In any event, relying only on the tax returns or financial statement of the business may not provide a complete picture of the finances for family court. Further analysis is required if you are to prove that the business owner receives financial benefits from the company that are not clearly reflected in the tax returns or financial statements.

For example, one type of business venture that may demonstrate this problem is real estate. Income tax laws related to real estate businesses are generally advantageous to the owners. That is, the level of deductions allowed to be taken for real estate ventures often results in little or no taxable income. However, the owners often find that the real estate venture provides ample cash flow, even in the absence of taxable income.

Another example would be a business venture that shows income on a tax return, with the spouse alleging that the income should not be included in support calculations because no cash was distributed to him or her. Often the contention is that the funds were “reinvested in the business” and therefore not available to pay support. If an owner chooses to not distribute profits, this could unfairly impact support calculations.

A cash flow analysis is one procedure that may help shed light on the financial situation. The analysis could include not only wages and other taxable sources of income, but also cash distributions from business entities. Items such as company fringe benefits and perks will likely be included in the cash flow analysis.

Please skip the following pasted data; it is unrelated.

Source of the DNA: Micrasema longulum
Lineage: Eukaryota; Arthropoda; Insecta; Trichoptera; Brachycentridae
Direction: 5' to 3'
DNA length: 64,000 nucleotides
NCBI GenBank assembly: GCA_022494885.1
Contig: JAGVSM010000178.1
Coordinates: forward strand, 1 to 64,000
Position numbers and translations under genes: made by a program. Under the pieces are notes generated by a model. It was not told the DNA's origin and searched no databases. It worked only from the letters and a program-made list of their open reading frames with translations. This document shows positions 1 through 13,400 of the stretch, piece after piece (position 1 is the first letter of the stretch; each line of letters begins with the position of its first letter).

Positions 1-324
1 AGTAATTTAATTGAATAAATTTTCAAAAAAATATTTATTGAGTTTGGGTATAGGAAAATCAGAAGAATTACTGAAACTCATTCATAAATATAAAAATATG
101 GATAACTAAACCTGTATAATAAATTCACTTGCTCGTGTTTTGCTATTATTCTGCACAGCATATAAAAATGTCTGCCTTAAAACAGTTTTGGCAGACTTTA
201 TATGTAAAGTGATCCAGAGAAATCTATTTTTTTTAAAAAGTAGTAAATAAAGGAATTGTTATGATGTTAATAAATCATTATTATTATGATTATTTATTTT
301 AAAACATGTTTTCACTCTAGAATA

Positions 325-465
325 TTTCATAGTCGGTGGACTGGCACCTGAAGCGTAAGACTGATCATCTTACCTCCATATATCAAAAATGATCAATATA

Unfortunately, the issue of cash flow versus income is an area of great debate in family law cases. One side will inevitably argue that the earnings per the income tax return are very low, and therefore a very low level of support should be paid. The other side will argue that the earnings on the income tax return do not reflect the true income or cash flow of the spouse, so the cash flow should be the basis for support.

It is difficult to predict how a judge will interpret the financial facts and whether he or she will be open to considering cash flow as an alternate measure of income. But you will not have a chance to make the argument if you didn’t get the documents or the analysis wasn’t done.

No matter the situation with employment or business ownership, the most important objectives are to get the relevant financial documents and evaluate them for information that matters. One of the biggest risks in the financial part of a family law matter is not having all the necessary information. Mitigate that risk by doing proper and complete document requests and subpoenas, and ensure that the documents received are thoroughly evaluated.

Tracy Coenen, CPA, CFF of Sequence Inc. Forensic Accounting has spent more than 25 years investigating fraud. She has personally completed more than 500 forensic accounting engagements in a wide variety of industries, including cases of embezzlement, financial statement fraud, investment fraud, divorce, and insurance fraud. Tracy has testified as a forensic accounting expert witness more than 90 times. She is the author of four books, including Lifestyle Analysis in Divorce Cases: Investigating Spending and Finding Hidden Income and Assets (Third Edition, ABA 2024).